Wednesday, May 28, 2014

His Twisted World

If the Santa Barbara killer had managed to survive what he called his "day of retribution," I think it's a safe bet that some high-priced Beverly Hills lawyer would already be invoking the Affluenza Defense right about now. The differential diagnosis would be Peter Pan Psychosis, or in layman's terms, severe Arrested Development.

Spoiled, entitled brat does not even begin to describe Elliot Rodger. And even allowing for the fact that he is obviously an "unreliable narrator" of his own "My Twisted World" life story, the fact that his killing spree was financed by indulgent parents can't be ignored. He didn't get the thick wads of cash to purchase his high-tech weaponry, or the luxury BMW he used to mow down some of his victims, from a part-time job or student loans.

CNN now reports that the parents were living above their means, deeply in debt, and that they had to scrimp and save to provide him with such bare necessities as a used luxury car and even occasionally forced to downgrade to economy class flights to exotic destinations.

He hated women, yes. There was no Wendy in his world. He gazed with contempt upon minorities who presumed to socialize within his physical milieu.  ("I was descended from British aristocracy. He was descended from slaves.") After all, he'd been brought up with minority women as his servants. He actually had an African-American nanny looking after him well into his teens, if you can believe his memoir. The psychological help that his parents are so widely praised as providing for him included "life coaches" and "socialization facilitators" as well as the standard pill-pushers.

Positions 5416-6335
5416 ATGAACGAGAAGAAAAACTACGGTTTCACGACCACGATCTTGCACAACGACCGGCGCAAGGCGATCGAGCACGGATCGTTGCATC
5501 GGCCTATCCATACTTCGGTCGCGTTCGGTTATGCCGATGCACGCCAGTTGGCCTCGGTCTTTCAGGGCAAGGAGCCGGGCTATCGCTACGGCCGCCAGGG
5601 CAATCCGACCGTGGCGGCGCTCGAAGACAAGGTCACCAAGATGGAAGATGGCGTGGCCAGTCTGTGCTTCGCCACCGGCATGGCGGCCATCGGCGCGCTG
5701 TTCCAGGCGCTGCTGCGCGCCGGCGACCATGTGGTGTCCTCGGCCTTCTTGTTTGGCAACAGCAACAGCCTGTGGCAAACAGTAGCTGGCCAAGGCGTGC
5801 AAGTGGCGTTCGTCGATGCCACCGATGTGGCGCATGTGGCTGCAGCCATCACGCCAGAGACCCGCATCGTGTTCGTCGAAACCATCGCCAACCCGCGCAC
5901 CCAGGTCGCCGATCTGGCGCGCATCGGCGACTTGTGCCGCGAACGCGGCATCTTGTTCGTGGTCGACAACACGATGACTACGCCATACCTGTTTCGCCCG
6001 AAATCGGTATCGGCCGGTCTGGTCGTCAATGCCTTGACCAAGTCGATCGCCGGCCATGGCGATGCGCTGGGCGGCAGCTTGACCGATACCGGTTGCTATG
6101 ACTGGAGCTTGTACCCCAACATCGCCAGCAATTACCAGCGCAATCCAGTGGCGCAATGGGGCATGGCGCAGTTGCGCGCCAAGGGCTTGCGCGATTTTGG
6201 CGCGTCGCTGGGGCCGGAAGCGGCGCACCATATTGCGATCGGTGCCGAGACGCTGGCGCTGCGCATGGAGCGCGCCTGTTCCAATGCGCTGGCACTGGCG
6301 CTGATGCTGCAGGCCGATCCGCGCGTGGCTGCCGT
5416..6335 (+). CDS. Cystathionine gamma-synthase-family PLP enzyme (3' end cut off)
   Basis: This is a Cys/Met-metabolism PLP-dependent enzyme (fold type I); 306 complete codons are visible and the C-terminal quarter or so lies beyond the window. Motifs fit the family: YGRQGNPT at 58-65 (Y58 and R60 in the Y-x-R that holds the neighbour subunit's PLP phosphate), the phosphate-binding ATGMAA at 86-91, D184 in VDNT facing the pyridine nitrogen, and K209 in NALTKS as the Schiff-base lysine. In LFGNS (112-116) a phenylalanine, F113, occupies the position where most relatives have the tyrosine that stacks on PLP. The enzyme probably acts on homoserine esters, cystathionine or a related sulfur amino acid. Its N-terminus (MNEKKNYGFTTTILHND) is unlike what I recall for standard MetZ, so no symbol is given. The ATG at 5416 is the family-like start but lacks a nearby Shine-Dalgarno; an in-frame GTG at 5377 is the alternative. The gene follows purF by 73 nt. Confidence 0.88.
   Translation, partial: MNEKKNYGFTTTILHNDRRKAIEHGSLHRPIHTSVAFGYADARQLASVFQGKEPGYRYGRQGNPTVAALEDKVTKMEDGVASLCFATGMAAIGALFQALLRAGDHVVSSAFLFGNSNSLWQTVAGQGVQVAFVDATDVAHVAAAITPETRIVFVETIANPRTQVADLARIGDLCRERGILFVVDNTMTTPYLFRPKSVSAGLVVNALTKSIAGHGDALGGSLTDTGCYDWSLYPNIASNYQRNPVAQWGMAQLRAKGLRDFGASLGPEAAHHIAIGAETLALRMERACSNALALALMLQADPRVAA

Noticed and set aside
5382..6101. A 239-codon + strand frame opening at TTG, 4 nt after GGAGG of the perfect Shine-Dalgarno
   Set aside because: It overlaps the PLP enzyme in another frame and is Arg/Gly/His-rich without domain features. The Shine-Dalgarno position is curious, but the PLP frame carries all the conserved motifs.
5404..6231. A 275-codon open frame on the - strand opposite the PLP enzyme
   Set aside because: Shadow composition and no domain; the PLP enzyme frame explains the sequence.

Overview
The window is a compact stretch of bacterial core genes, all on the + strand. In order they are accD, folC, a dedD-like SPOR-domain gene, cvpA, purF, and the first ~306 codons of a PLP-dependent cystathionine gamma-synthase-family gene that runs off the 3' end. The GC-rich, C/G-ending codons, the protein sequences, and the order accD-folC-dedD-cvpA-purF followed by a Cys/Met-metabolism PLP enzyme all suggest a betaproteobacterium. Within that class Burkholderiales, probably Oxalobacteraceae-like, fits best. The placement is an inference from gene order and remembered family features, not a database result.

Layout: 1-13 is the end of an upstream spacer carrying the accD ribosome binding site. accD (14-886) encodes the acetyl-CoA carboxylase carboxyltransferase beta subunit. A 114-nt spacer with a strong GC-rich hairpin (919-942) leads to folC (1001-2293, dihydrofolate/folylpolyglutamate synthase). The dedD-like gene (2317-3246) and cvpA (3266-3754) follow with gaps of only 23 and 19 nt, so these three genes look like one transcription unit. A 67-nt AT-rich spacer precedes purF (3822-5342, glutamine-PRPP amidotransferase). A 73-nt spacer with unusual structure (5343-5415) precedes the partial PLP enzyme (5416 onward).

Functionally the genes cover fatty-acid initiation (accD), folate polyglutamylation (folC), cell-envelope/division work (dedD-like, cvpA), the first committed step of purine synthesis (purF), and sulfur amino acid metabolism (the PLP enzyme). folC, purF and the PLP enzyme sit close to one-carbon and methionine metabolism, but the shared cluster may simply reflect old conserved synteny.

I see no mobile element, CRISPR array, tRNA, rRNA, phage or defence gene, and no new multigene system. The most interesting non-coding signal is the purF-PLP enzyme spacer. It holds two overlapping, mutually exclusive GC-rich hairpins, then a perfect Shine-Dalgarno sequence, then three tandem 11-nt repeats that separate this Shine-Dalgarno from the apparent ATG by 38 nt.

It sounds so California. It rings so decadently true.  

Above all, this guy was a snob who believed that if only he was a multimillionaire, he would become a babe magnet. It seems to never to have occurred to him to make the first move, to exert himself, to use the charm offensive with the opposite sex. A smooth Ted Bundy-type predator he was not. He hated guys his age whom he perceived to be "scoring" as much as he hated the girls he perceived to be spurning him.

I read his 140-page poor little rich boy "manifesto" in its entirety. It's a cautionary tale of the cruelty of parental over-indulgence and neglect as practiced upon a budding psychopath. It could even be a script for a remake of Heathers, as told by V.C. Andrews, without the black comedy. (The kid's father was a Hollywood scriptwriter, so creativity must run in the family.)

"Mother always got me what I wanted, right when I wanted it," writes Rodger. "At Mother's house, all my needs were met with excellent precision."

Among his many needs were having his hair dyed blond at age nine, and unsupervised all-nighters at Planet Cyber, a gaming arcade, at age 13. 

He life, even if you believe only a tenth of what he wrote, was a whirlwind of exotic vacations, luxury homes, designer clothes and expensive toys. There's enough detail to make it sound plausible.

His greatest angst, toward the end of his life, was that although he was rich, he was not as obscenely rich as some of his peers. His mother, he fumed, refused to advance his class status by marrying into big money after his parents' divorce. There was even a hated stepmother who stars in a European version of Real Housewives. Despite spending thousands of dollars on Powerball lottery tickets, he never hit the jackpot. And so he despaired:

"If I could have become a multimillionaire at a young age, then my lifestyle would instantly become better than most people my age. I would be able to get revenge on my enemies just by living above them and lording it over them."

And this, about the last in a lifelong series of luxury vacations:

"I have always had a penchant for luxury and opulence and prestige, and traveling on Virgin Atlantic Upper Class would give me that experience, if only for a short time.... As holders of first class tickets, we skipped to the front of the line as we boarded the plane, and I took great satisfaction as I passed by all of the other people who flew Economy, giving all the younger passengers a cocky little smirk when they looked at me."